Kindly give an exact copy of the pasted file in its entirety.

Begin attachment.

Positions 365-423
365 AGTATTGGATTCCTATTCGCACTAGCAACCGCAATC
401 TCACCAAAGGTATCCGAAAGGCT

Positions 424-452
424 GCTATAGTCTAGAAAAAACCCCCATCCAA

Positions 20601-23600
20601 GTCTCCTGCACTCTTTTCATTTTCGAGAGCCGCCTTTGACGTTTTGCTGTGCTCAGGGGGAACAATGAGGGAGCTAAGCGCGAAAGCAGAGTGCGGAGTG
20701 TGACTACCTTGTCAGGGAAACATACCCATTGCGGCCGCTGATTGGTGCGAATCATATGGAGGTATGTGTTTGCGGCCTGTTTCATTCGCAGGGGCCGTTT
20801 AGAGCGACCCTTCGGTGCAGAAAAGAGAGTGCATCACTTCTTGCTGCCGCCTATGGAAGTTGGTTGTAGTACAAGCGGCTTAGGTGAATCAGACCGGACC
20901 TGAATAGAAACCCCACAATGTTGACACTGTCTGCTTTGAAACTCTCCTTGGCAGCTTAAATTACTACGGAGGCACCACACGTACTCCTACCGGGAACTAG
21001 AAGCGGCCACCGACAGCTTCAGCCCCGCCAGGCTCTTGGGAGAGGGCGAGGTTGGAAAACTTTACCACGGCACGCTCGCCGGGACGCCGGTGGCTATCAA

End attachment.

Positions 365-423
365 AGTATTGGATTCCTATTCGCACTAGCAACCGCAATC
401 TCACCAAAGGTATCCGAAAGGCT

Positions 424-452
424 GCTATAGTCTAGAAAAAACCCCCATCCAA

Positions 20601-23600
20601 GTCTCCTGCACTCTTTTCATTTTCGAGAGCCGCCTTTGACGTTTTGCTGTGCTCAGGGGGAACAATGAGGGAGCTAAGCGCGAAAGCAGAGTGCGGAGTG
20701 TGACTACCTTGTCAGGGAAACATACCCATTGCGGCCGCTGATTGGTGCGAATCATATGGAGGTATGTGTTTGCGGCCTGTTTCATTCGCAGGGGCCGTTT
20801 AGAGCGACCCTTCGGTGCAGAAAAGAGAGTGCATCACTTCTTGCTGCCGCCTATGGAAGTTGGTTGTAGTACAAGCGGCTTAGGTGAATCAGACCGGACC
20901 TGAATAGAAACCCCACAATGTTGACACTGTCTGCTTTGAAACTCTCCTTGGCAGCTTAAATTACTACGGAGGCACCACACGTACTCCTACCGGGAACTAG
21001 AAGCGGCCACCGACAGCTTCAGCCCCGCCAGGCTCTTGGGAGAGGGCGAGGTTGGAAAACTTTACCACGGCACGCTCGCCGGGACGCCGGTGGCTATCAA